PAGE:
At its simplest, a cowl is a cylinder of fabric that sits around your shoulders and over your head. Choosing a soft, drapey fabric like muslin will help it sit properly. A 1 yard piece of muslin or silk habutai that's 45 inches wide, seamed down its length and hemmed at either raw end will make a very full, drapy cowl. For the "monk" or "Keeper of the Dead" look above, use a yard of fabric that matches the rest of your robes.
Again best made using a very soft, drapy fabric like muslin, a veil is a circular, oval or rectangular piece of fabric to sit on your head. The Freeborn use veils to cover the lower half of their face; the Highborn look is far more concealing and drapes over the entire head, usually held in place by a circlet, crown or ribbon band. Don't skimp on the fabric - muslin is very cheap and a 2 or 3m length will give a sumptuous look to your veil. Consider edging it in lightweight trim for a finished look, or round the corners and turn a narrow hem. If you wear it just by putting it on your head then holding it on with a circlet, over time the veil will shift and ride up, leading to the dread "muffin head" look. For comfort and style, you might want to consider pinning it to a ribbon tied around your head, or utilising the methods in this tutorial, though bear in mind that for the SCA they wear the veil in a more historical fashion to cover the hair, rather than to sit over the face.
To uncover your face while wearing a veil the Highborn way, flip it back over the crown or band holding it in place, like a bride's veil, without taking it off your head. It's then ready to flip forward and cover your face again whenever you want.
A cloak is a near-essential part of your costume, and a great opportunity to give your kit a finishing touch and keep you cosy. For light fabrics such as muslin, you can make a gathered-neck cloak with a drawstring for ease of construction- with heavy wools and velvet, a semicircular or circular mantle works best to reduce bulk at the neck and drapes beautifully. For a priest's mantle, a semi-circle or 3/4 circle cloak works best.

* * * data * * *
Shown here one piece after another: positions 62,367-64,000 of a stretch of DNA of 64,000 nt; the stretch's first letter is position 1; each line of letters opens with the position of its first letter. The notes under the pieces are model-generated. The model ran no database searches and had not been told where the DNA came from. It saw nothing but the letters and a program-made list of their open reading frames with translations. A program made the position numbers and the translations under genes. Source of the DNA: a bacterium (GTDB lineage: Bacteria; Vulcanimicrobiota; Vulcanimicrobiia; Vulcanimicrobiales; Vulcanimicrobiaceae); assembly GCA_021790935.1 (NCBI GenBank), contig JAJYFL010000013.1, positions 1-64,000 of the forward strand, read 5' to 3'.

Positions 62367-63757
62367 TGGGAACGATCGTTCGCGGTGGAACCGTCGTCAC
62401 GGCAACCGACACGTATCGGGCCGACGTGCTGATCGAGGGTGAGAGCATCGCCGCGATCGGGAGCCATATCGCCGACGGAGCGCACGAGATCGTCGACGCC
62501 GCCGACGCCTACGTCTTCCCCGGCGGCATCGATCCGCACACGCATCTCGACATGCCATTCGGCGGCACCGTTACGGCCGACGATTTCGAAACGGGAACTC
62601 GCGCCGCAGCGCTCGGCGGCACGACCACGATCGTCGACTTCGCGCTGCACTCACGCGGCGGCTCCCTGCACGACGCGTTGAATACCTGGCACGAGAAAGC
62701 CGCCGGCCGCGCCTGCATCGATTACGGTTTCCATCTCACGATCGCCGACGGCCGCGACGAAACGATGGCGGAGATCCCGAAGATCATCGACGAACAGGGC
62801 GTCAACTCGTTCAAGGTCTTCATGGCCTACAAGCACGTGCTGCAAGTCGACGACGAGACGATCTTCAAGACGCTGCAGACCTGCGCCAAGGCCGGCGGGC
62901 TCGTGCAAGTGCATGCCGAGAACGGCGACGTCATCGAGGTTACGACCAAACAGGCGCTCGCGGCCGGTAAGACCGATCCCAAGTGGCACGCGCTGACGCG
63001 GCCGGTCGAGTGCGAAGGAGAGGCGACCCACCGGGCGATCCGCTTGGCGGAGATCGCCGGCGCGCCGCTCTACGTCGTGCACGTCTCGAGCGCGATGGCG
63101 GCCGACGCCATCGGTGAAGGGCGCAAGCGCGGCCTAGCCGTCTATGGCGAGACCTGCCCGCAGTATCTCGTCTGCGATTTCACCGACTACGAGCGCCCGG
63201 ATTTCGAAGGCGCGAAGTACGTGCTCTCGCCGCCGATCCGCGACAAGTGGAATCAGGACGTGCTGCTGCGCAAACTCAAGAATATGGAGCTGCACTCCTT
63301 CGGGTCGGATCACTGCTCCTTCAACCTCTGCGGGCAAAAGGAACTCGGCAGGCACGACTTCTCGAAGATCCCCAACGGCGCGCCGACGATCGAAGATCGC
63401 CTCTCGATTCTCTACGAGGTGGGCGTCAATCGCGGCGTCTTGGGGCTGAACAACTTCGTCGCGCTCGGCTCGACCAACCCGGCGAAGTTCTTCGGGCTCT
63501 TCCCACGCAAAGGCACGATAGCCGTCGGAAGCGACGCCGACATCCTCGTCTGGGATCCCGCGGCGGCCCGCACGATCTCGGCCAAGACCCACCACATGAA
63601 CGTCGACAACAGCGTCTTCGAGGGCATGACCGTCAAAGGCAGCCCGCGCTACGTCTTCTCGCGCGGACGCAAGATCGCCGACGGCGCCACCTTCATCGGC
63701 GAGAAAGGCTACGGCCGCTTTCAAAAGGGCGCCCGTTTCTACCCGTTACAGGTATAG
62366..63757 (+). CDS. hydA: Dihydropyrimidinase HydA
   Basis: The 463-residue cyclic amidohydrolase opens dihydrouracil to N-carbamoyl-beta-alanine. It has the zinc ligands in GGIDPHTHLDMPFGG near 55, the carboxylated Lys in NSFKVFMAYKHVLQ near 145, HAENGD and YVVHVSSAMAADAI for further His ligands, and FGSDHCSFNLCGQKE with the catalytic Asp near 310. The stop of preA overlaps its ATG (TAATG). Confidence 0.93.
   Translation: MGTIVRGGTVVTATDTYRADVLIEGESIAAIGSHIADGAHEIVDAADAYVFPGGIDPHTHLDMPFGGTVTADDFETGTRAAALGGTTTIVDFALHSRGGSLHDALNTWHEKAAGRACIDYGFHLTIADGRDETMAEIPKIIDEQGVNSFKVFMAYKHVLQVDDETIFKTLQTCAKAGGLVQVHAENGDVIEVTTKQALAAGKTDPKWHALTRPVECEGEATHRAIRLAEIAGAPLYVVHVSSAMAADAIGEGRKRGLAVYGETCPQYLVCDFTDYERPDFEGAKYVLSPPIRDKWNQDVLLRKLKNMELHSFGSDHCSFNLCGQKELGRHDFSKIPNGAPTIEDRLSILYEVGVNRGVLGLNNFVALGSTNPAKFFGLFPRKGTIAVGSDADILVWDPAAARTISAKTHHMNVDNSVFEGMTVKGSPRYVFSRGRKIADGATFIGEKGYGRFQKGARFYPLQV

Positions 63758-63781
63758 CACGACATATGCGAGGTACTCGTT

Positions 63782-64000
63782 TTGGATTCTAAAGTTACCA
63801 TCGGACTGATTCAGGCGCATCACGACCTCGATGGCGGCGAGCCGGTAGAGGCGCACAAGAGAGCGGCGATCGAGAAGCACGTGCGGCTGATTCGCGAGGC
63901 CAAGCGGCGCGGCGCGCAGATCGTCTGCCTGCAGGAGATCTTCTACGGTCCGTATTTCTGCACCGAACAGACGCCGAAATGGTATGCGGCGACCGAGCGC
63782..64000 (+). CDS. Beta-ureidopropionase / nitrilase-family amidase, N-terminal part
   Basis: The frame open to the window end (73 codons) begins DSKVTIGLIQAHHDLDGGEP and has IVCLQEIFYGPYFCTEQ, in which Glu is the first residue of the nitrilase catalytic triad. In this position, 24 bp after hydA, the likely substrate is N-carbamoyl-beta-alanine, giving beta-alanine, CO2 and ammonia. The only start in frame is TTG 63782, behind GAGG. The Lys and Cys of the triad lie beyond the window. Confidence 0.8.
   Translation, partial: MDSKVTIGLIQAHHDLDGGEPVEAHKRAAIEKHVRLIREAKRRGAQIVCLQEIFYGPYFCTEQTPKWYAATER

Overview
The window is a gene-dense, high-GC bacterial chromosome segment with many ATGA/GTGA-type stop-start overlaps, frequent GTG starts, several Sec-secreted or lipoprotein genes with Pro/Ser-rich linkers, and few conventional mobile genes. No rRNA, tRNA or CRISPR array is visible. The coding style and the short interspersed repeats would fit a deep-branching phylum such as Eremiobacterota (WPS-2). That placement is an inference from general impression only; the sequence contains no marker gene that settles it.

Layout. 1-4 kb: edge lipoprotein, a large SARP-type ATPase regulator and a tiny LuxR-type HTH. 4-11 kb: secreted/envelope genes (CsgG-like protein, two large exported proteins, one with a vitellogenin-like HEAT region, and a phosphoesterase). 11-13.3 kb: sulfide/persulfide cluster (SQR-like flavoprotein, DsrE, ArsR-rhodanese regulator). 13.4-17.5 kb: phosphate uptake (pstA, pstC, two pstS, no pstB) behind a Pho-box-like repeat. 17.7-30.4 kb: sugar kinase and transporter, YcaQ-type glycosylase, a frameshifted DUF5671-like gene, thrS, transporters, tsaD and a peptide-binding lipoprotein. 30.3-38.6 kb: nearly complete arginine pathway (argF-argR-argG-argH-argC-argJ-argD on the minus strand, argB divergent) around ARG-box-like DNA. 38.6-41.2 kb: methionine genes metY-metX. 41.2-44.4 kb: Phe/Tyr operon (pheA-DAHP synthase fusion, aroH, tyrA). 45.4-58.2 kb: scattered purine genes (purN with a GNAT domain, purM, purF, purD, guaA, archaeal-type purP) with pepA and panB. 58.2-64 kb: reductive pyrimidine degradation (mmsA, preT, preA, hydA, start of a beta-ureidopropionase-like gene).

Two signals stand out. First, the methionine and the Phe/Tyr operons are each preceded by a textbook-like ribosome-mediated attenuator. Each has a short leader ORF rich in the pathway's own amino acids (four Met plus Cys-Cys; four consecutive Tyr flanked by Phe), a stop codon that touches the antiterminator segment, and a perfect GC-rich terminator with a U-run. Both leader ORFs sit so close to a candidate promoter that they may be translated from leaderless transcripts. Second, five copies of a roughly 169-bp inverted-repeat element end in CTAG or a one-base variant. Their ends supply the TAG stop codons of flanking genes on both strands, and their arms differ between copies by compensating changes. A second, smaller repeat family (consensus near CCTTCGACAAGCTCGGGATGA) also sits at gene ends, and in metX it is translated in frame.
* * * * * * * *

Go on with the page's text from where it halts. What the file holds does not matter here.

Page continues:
The Highborn are a people with a manifest destiny, to unite the human nations and lead them to a virtuous future. Their jewellery reflects their heritage, it is refined, elegant and regal. Gold or silver worn on the brow suggests authority.
Any refined and elegant jewellery works in Highguard, best in matching sets to tone with the costume. Particular emphasis is on crowns and circlets. Lord of the Rings replica jewellery is an expensive but very beautiful way of getting the look, but there are numerous "inspired by" items, often on ebay, and several excellent tutorials on how to make your own out of wire, clay and beads.
Leather plate and lorica:
- Totally Leathered Totally Leathered provides custom tooled leatherwork & bespoke armour.
- Idiom Productions Costume and Props Workshop creates custom hand-tooled leather armour, clothing and LRP weapons
- Darkblade has suitable lorica and other leathers for the unconquered.
Chain mail supplies and finished items:
Lightweight polyurethane replicas:
Make your own:
- Here's a tutorial on how to make moulded leather armour
- And here's one on how to make plate out of wonderflex, ideal for Mage armour
- The Midgard Seamstress Custom made UK LARP and Re-enactment costumes
- Angrave Designs Custom costume production and embroidery
- Custom Costume Company Bespoke designs for re-enactors and roleplayers